EPA offers student loan repayment while Education is experimenting with telecommuting. The Housing and Urban Development Department succeeded in filling its vacancies by expanding its focus beyond the Beltway. HUD Chief Procurement Officer Joseph Neurauter says a recent reorganization put him in charge of all contracting specialists, not just those at HUD headquarters in Washington. By making personnel in the field offices equal partners with those at headquarters, Neurauter has been able to disperse the workload and more successfully recruit qualified staffers.

"The reorganization . . . has really helped a great deal in terms of leveraging the experience and the ability to recruit and retain people out in the field offices, which, I can tell you, is much easier to do than at headquarters," Neurauter says. "There seems to be a lot less competition for contracting specialists; there are enough people that seem to want to go into that field. There's not the revolving door and competition that we have in D.C."

Back to Basics

Amid complex challenges, procurement officials are focusing on the fundamentals of acquisition management, including establishing clear, consistent requirements, strong oversight, cost-control incentives and a working government-industry partnership. "These are not new ideas," Blore says. "At one time we did this right, and now we're going back to what I would call traditional good acquisition."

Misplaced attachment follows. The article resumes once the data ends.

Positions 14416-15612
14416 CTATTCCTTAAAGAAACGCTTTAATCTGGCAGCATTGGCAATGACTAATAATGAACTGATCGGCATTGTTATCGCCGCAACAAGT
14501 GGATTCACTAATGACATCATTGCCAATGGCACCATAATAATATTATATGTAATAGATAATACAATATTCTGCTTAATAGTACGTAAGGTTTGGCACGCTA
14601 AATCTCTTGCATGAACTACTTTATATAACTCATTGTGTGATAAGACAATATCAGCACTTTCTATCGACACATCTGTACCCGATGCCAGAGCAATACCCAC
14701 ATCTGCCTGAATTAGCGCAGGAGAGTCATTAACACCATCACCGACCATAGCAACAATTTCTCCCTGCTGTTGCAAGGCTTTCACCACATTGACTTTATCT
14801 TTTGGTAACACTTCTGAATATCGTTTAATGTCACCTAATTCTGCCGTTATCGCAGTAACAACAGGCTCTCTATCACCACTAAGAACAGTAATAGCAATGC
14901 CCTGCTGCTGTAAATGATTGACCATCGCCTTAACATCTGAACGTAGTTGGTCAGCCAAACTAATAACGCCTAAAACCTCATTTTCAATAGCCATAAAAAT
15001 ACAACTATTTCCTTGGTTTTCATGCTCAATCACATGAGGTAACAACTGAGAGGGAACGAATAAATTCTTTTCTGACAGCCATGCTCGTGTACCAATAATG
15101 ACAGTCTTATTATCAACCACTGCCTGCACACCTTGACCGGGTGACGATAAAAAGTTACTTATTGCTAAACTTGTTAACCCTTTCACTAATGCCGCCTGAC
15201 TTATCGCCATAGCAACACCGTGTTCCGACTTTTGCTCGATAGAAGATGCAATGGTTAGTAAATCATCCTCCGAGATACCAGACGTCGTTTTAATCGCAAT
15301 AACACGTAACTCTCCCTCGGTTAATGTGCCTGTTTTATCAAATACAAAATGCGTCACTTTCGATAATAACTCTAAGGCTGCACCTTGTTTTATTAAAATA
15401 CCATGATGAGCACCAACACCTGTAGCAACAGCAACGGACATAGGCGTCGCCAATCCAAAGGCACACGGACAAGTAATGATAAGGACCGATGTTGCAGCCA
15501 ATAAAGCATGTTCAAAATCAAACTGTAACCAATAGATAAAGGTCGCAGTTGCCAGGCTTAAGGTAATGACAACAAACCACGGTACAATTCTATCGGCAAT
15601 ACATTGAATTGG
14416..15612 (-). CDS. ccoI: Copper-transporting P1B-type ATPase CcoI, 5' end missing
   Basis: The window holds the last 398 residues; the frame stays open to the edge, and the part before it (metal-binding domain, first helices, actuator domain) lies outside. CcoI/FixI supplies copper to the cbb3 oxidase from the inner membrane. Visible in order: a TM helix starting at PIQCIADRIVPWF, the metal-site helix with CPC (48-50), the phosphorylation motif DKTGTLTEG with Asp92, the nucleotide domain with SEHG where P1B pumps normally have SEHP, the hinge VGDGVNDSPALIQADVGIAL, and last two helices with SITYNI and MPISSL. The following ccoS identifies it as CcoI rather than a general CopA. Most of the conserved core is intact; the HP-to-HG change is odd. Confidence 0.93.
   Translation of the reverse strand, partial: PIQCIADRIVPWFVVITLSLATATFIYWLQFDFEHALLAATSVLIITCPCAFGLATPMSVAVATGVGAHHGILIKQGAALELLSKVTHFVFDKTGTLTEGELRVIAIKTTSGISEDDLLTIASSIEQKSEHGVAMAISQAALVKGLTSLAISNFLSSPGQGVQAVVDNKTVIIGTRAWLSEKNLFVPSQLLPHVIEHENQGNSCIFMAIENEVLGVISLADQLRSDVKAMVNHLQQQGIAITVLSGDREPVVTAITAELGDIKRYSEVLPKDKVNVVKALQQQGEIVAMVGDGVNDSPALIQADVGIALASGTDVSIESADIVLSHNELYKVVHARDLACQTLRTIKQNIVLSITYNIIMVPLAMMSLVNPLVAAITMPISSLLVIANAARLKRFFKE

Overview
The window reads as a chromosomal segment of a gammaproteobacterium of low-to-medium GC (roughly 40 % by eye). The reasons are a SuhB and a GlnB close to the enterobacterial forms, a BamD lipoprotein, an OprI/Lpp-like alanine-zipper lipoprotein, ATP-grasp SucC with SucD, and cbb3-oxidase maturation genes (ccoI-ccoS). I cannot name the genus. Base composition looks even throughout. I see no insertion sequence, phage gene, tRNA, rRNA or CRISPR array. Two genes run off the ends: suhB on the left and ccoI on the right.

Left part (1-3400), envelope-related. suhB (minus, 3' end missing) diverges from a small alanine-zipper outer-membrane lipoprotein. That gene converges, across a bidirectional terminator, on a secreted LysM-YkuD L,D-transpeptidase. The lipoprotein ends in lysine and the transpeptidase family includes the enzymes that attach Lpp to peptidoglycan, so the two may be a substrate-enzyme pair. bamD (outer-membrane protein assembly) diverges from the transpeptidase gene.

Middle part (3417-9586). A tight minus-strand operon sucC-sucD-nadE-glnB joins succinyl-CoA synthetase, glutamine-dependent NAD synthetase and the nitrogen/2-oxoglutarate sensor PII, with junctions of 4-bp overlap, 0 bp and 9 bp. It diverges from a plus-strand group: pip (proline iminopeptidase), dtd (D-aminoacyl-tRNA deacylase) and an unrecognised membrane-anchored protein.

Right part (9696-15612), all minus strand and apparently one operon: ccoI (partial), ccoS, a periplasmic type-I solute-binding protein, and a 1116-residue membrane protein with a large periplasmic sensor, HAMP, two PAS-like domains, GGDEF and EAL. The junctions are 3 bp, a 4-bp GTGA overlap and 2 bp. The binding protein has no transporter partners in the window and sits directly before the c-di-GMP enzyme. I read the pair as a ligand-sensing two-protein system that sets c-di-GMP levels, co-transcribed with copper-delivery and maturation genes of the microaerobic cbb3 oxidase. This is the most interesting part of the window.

For some, the brass tacks of contracting means making better use of modern technology. Several agencies have begun automating procurement through Web-based systems that can manage each step of a contract and integrate the data with the department's financial system.

State has launched and updated its e-procurement system, and HHS is deploying a consolidated acquisition system. By early 2009, the agency's requisitioning and contract writing systems will be integrated with the HHS Unified Financial Management System.

Meanwhile, EPA is in the third year of a four-year plan to acquire an automated setup. "We have a system now that's held together with baling wire," says EPA's Luna. "It's obsolete, and the staff spends literally half its time keeping it up and running, and nobody supports it anymore."